Sony Ericsson phones, except Symbian models didn't ever match with music. They haven't got integrated radios and couldn't play MP3 files. K700 breaks this barrier, however we have to wait for the next version to get fully multimedia capable mobile phone. K700 is sold only with stereo headphones for standard Sony Ericsson phones connector.
I'll start with the MP3 player, because it'll be shorter. The phone doesn't support memory cards and even if you can load couple of songs into forty megabytes, that doesn't make K700 a competitor to regular MP3 players. Files are loaded into memory via cable, infrared port or Bluetooth and it's not possible to use a memory card reader.
It's a pity because Sony Ericsson K700 plays MP3 with a very good sound quality. In addition, it's possible to use an equalizer to adjust the sound. Player is very simple, from advanced functions it only has pause playing, it's not possible to browse songs forwards or backwards.
MP3 files and ringing tones are mixed in the player detail of a played song equalizer
The integrated radio is also one of the innovations in Sony Ericsson phones. You will need headphones that work as an antenna to run it; otherwise you can't turn the radio on. It's possible to tune frequencies from 87.5 up to 108.0 MHz - you can either tune it manually by tenths of megahertz or automatically: holding the joystick goes to the nearest tunable station. Besides, it's possible to direct enter a frequency. Unfortunately, you can save your favorite stations in the memory only as a frequency number. It's not possible to assign them a name. Receiving is quite satisfactory, I'd say that the equipped with radio Nokia phones are more sensitive to antenna location.
Tuned frequency is graphically displayed on a scale radio context menu
Music can be listened through the headphones or from the loudspeaker. It's possible to minimize players and work with the phone in a usual way. Radio songs can't be recorded, playing stops when you start the voice recorder.
The voice recorder is very simple. You just start it and it records, then you stop it and it saves the record. Record length is probably depending on the free memory only. The phone doesn't display remaining time and filling up forty megabytes is an eight hours test.
Ringing tones with K700 are set in profiles. You can use a MID or MP3 file, a record from the voice recorder can be set as a ringing tone as well. MP3 files, when set as a ringing tone, sound immediately, even when quite big. Sound is hellishly loud, so you can't miss a call. There are 23 sounds and melodies available in the memory. Owing to the MusicDJ application users can compile multiple sounds ringing tone.
Choice of message alert tones is poorer then of ringing tones. You can select six pre-defined sounds, click or no sound. It's not possible to extend this selection anyhow.
For time management Sony Ericsson K700 brings you a calendar, task organizer, notes and an alarm clock. Actually, there are two alarms: regular and repetitive, where besides time, it's possible to set weekdays to be alarmed on. You can also choose a sound for the alarms.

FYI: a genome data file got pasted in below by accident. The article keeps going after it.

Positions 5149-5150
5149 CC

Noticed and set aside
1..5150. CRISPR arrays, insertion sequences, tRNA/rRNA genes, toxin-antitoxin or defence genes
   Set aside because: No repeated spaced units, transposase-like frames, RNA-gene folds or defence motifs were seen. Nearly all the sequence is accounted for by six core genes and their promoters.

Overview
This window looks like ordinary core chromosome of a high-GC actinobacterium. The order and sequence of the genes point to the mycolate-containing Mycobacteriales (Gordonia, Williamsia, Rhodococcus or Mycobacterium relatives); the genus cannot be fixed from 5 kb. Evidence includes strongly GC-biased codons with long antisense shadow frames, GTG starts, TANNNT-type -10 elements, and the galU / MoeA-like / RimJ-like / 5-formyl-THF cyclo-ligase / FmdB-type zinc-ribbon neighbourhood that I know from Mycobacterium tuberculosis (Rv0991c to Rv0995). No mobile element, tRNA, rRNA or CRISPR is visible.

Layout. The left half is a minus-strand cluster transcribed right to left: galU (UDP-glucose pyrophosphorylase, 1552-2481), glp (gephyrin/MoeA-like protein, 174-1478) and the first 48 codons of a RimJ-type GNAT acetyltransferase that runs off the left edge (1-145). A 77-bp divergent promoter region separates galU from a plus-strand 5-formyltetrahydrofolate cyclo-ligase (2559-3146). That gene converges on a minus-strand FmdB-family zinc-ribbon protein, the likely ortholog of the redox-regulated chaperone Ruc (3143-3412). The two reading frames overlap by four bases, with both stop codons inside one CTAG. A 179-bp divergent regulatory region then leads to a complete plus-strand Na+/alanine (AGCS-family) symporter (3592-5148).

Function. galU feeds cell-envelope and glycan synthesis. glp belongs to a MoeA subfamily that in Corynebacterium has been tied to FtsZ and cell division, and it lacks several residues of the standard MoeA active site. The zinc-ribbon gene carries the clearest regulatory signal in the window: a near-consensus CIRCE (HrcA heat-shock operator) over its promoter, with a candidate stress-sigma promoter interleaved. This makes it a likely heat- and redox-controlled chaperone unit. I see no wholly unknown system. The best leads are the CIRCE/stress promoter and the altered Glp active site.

Organizer functions menu alarms setting the days of repetitive alarm
Calendar takes advantage of the fine display. Events basic view is monthly, but you can get a weekly view from the context menu, while daily view is accessible from both previous views. In daily view events are sorted like a text list.
Monthly, weekly and daily view in the calendar
Calendar won't ask you for the item type by inserting a new record. You need just to enter event date and time of beginning, pick up duration from the offered options or insert end date and time. You can add a subject as an event label, fill in place of appointment and set a reminder).
Entering events into the calendar
Still the problem with the calendar, as known from former Sony Ericsson phones, remains open. Events can be set with a repetition; repetition is transferred to synchronization, but this can't be modified on the phone. Considering the images in economical view and small font size at monthly and weekly view, I find the striking font size in daily view quite embarrassing. Because of event time it can't be seen the event itself (you should wait a bit until the part, which didn't fit the row is shown).
Event detail repetition is transferred to synchronization event time is space-consuming
There's nothing new about tasks. For new item entry, you select between task and call, enter a subject or a phone number (it's possible to pick it up from the phonebook) and add a reminder if you wish. You can tick off completed tasks.
Tasks overview task detail selection between two types of items
Notes are synchronized with Microsoft Outlook, same as calendar and tasks. The K700 model can handle only six notes (let me remind you its 40MB of memory again). You can place a note on the main display to remind you to do something, which undoubtedly is a very useful feature.
Notes overview and a detail of one of them
The organizer also includes a simple calculator. It ignores calculation priorities but has memory. Countdown timer and stopwatch don't deserve further description but Code memo, secret password memory is an interesting feature. It's protected by a code that you should remember in order to entry secret data. You can access it even if you have entered the code incorrectly, but letters are shuffled passwords become useless. To verify that you really get correct passwords instead of nonsensical jumble of words, there is a control word. It's displayed after login and if it is the same as the word you've first inserted, everything's alright.
Calculator countdown timer stopwatch Code memo